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Stop The Stress Assault On Your Body

By Mark Rosenberg, M.D.

With the advancement of modern medicine it’s become obvious to the health community that your mental and physical well-being is strongly linked together. The good news is that recognizing this problem is leading to better treatment in dealing with stress.

But first I want you to understand what chemical reactions your body goes through when you are under stress.

When you face stress your body releases two hormones—adrenaline and cortisol. These two hormones prepare you to react to a crisis. You've probably heard it called the "fight or flight" reaction. Adrenaline and cortisol prepare you to stay and fight or to run away. Unfortunately most of the stressful situations you are faced with nowadays don't require you to fight or to run.

The result is that many people undergo near constant stress. As you age, chronic stress (among other factors) causes the cortisol in your system to begin to build up. And excess cortisol leads to a number of problems.

It can affect your cognitive function, it can make your thyroid work less efficiently, it can destabilize your blood sugar, it can cause your bones and muscles to shrink and it can lead to gain weight.

Unfortunately, nearly everyone has to deal with climbing cortisol as they age, but that doesn't mean you have to resign yourself to it. You can naturally counter rising cortisol in your body by taking two important steps.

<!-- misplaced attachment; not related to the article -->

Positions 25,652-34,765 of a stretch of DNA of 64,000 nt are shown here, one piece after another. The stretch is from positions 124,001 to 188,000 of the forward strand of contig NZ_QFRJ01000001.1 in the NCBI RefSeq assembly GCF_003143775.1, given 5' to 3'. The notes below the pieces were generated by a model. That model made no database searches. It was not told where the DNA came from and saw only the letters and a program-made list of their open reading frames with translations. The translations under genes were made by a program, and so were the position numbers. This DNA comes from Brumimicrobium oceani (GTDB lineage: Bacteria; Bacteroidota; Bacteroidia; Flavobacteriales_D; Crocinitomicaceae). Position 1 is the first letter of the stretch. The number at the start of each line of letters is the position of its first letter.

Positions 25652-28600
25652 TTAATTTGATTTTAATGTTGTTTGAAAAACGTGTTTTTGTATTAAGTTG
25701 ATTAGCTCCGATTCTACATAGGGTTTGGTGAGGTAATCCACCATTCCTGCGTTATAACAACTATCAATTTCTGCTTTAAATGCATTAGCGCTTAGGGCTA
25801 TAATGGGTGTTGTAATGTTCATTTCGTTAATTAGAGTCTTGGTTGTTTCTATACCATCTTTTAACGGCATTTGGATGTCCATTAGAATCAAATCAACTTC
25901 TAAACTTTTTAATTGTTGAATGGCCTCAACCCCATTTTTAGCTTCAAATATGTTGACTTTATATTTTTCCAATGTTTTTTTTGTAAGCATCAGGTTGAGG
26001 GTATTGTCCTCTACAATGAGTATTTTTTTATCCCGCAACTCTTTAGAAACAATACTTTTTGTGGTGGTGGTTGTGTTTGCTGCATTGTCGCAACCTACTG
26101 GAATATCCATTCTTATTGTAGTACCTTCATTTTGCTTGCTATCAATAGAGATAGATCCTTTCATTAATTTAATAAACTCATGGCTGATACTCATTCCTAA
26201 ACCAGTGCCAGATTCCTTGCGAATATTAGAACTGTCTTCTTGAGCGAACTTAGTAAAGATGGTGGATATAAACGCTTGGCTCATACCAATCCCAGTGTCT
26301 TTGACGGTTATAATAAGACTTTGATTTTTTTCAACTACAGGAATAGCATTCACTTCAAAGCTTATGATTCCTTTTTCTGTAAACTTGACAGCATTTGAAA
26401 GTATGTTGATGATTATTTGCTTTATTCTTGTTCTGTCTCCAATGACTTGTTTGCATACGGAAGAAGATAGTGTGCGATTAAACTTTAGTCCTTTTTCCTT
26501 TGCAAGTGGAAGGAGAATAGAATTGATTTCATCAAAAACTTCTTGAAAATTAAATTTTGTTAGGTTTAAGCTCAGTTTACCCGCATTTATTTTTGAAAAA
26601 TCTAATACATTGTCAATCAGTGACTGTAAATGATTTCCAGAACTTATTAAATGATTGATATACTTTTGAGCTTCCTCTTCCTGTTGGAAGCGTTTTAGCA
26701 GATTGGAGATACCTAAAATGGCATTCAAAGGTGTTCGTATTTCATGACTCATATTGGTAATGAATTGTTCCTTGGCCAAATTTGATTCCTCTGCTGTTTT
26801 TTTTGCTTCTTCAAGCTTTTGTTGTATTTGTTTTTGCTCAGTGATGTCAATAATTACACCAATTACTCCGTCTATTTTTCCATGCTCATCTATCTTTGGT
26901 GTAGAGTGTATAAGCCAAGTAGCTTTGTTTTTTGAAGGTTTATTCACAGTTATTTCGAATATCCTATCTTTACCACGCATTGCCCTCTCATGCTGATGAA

Bring Your Cortisol Levels Down Naturally

Not surprisingly, the first step to bringing balance to your cortisol levels is to find ways to counter your stress levels.

There are many ways that you can reduce stress in your life. Sometimes it's not possible to immediately eliminate the things that cause stress—your job or a difficult family situation, for example. However, you can improve the way you cope with stress.

First, make time each day to relax. It doesn't have to be a big block of time—even 15 minutes is a step in the right direction. During your relaxation time, find a strategy that best helps you relax. You might meditate. You might write in a journal. You might listen to music or to a guided imagery CD. Yoga and deep breathing are also good ways to relax and reduce stress.

In addition, also take short one or two minute breaks during the day to pause, breathe deeply, and stretch.

Finally, the natural counter to cortisol in the body is DHEA. DHEA is another hormone. In healthy amounts, it boosts your energy, enhances your immune system, helps you to lose weight, and improves your memory and other brain functions. Unlike cortisol, which tends to build up in your body, DHEA tends to decline as you age.

You can improve your DHEA levels by taking it in supplement form. Because balance is so important when it comes to hormones, it's a good idea to work with your doctor to determine the best DHEA dosage for you.

However, if that's not possible, you can start out taking 5mg-10mg of DHEA each day. This small dose can improve your overall levels without causing an imbalance in your endocrine system.

Mark Rosenberg, MD
Institute For Healthy Aging


1. Lappe JM, et al. "Vitamin D and calcium supplementation reduces cancer risk: a randomized trial," Am j Clin Nutr 2007; 85: 1586-91

2. Young, AJ, et al. "Coenzyme Q10: a review of its promise as a neuroprotectant," CNS Spectr 2007; 12(1): 62-68

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